Let's flip the story and call it the parable of the Robbed and Beaten Traveler. After all, the poor Jewish guy in this terrible fix is the central character in the story. He was traveling from the sacred heights of Jerusalem to Jericho, an ordinary town down in the valley. Leaving the sanctity and safety of the Temple area, he proceeds into Ordinary Time, down the road of ordinary life. He finds traveling companions, but they turn out to be bad guys. They rob him, even strip him of his clothes, beat him senseless and abandon him by the side of the road - half dead. Yes, bad things happen to good people as we travel through life. The Prince of this world, after all, is the Devil. So here is our semi-conscious traveler lying at the side of the road. A Priest comes by, but careful to not make himself impure by touching what might be a corpse, he preserves the letter of the Law by moving to the other side of the road, passing by our bleeding and beaten everyman. Then a Levite, sort of a deacon comes along. These guys get their hands dirty with slaughtering and carving up animals in the Temple, burning some parts and cooking others. This religious worker shouldn't have to worry about getting a little soiled or bloody helping a suffering parishioner. But, he too, passes by on the other side of the road.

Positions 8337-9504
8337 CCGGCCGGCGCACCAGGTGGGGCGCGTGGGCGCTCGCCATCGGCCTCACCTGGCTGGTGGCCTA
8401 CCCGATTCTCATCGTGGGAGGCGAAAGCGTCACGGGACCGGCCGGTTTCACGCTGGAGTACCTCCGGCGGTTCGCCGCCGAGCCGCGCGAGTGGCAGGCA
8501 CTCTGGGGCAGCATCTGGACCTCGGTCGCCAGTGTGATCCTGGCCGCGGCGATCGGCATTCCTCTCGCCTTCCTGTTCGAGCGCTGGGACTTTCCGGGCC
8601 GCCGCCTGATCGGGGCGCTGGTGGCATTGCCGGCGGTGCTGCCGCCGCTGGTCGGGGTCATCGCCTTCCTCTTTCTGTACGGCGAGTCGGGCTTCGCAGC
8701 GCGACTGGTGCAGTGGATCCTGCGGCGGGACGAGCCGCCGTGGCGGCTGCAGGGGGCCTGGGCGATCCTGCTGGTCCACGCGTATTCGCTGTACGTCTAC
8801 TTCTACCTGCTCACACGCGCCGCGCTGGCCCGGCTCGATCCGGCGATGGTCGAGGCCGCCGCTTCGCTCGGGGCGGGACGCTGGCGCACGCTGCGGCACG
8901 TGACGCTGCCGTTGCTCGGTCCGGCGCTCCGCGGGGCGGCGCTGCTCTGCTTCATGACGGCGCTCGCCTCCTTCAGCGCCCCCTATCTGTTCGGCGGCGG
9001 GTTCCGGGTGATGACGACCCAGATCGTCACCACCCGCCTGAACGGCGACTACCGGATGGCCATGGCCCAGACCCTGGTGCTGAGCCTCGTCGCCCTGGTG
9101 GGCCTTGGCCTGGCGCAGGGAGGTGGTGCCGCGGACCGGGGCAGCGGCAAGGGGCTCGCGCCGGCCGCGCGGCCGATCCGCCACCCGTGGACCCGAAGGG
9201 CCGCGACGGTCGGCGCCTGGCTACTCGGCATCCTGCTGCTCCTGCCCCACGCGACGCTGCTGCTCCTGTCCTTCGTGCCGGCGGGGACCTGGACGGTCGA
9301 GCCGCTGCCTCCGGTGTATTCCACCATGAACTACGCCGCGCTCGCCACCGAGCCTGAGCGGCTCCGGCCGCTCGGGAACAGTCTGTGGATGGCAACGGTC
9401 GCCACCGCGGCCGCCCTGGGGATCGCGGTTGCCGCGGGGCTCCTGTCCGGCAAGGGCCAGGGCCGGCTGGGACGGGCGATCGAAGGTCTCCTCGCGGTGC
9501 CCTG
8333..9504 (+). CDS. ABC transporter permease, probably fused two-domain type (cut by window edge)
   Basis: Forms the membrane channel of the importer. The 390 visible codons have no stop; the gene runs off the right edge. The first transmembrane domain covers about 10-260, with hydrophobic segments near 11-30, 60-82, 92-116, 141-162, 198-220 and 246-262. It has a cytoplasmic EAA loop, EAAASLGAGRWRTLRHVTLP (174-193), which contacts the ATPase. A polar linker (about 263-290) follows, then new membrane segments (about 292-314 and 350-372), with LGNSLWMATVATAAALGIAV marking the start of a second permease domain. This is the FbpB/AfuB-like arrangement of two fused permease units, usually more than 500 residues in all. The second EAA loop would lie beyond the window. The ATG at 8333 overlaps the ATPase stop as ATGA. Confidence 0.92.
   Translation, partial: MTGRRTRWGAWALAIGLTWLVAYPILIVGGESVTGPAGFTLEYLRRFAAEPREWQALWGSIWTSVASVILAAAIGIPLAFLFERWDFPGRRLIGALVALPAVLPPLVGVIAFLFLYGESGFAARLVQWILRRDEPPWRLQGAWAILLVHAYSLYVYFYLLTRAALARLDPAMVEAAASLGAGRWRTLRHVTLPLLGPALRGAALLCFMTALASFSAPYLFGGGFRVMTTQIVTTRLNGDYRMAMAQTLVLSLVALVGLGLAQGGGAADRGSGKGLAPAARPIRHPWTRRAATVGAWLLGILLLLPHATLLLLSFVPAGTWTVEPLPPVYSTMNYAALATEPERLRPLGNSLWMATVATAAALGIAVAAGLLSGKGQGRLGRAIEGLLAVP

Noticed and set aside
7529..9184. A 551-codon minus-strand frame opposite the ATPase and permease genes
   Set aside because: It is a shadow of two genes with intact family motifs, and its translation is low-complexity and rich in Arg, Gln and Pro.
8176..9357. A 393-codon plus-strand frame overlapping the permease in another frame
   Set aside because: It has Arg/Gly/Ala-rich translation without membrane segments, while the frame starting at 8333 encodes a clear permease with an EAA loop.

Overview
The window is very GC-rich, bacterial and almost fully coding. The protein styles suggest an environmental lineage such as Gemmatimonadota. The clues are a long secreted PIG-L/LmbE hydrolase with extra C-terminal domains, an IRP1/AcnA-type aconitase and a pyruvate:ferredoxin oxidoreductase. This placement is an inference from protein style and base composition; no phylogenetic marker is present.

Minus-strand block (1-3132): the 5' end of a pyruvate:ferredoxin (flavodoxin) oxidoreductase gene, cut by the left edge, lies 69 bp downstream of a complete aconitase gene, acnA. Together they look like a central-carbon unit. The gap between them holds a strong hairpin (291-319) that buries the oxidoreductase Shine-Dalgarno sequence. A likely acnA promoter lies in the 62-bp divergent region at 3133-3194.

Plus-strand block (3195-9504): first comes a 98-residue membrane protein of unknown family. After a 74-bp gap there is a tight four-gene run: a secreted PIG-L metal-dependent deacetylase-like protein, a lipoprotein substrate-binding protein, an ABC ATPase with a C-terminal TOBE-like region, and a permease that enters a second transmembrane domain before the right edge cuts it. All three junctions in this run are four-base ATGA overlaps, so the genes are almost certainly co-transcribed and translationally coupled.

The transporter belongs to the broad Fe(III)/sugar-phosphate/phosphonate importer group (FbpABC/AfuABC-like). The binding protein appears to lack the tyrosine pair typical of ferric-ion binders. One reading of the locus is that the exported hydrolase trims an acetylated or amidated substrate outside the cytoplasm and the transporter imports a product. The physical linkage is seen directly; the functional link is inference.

Finally, a Samaritan traveling the road comes by. The Samaritans were sort of "half-Jews," the product of forced intermarriage by one of the earlier occupiers of northern Israel. They were considered impure by their Judean neighbors in the southern kingdom, who could trace their own lineage back to Eden. The Samaritan extends compassion to our hero. The beaten traveller stirs to find his wounds being disinfected and bandaged, then feels himself being hoisted onto a donkey and carried to shelter and food. He hears his unknown benefactor arranging for his care to continue until he is healed. We aren't told what the beaten traveler thought, but we can imagine several possibilities: maybe he felt gratitude and relief, and even joy and peace that he was not dead, but alive, lovingly cared for by an unknown stranger. Or, perhaps our unfortunate traveler was overcome with anger and bitterness at his circumstances. Was his focus on the evil and bad luck that happened to him? Or was his focus on the undeserved, unexpected compassion being shown by strangers? Then, when got up and left the inn his wounds healing, his bill having been pre-paid, and he continued on his journey to Jericho, was he more embittered at the betrayal by his traveling companions - or thankful for the compassion shown him by an unknown benefactor, or neighbor - or angel.